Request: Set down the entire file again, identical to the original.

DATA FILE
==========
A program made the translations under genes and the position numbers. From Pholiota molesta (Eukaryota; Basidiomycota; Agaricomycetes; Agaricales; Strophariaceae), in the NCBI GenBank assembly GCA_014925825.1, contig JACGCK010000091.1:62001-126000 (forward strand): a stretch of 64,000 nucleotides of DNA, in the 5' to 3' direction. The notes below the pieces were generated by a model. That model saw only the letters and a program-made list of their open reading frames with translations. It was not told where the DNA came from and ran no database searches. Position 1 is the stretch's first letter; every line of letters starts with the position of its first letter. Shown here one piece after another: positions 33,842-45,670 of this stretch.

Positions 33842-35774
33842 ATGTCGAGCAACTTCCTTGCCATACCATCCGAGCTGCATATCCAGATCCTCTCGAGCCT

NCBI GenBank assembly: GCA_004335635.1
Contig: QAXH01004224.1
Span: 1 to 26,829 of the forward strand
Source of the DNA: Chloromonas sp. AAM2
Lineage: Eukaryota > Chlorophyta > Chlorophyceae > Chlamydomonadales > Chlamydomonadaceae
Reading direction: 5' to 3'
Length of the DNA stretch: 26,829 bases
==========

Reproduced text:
A program made the translations under genes and the position numbers. From Pholiota molesta (Eukaryota; Basidiomycota; Agaricomycetes; Agaricales; Strophariaceae), in the NCBI GenBank assembly GCA_014925825.1, contig JACGCK010000091.1:62001-126000 (forward strand): a stretch of 64,000 nucleotides of DNA, in the 5' to 3' direction. The notes below the pieces were generated by a model. That model saw only the letters and a program-made list of their open reading frames with translations. It was not told where the DNA came from and ran no database searches. Position 1 is the stretch's first letter; every line of letters starts with the position of its first letter. Shown here one piece after another: positions 33,842-45,670 of this stretch.

Positions 33842-35774
33842 ATGTCGAGCAACTTCCTTGCCATACCATCCGAGCTGCATATCCAGATCCTCTCGAGCCT

NCBI GenBank assembly: GCA_004335635.1
Contig: QAXH01004224.1
Span: 1 to 26,829 of the forward strand
Source of the DNA: Chloromonas sp. AAM2
Lineage: Eukaryota > Chlorophyta > Chlorophyceae > Chlamydomonadales > Chlamydomonadaceae
Reading direction: 5' to 3'
Length of the DNA stretch: 26,829 bases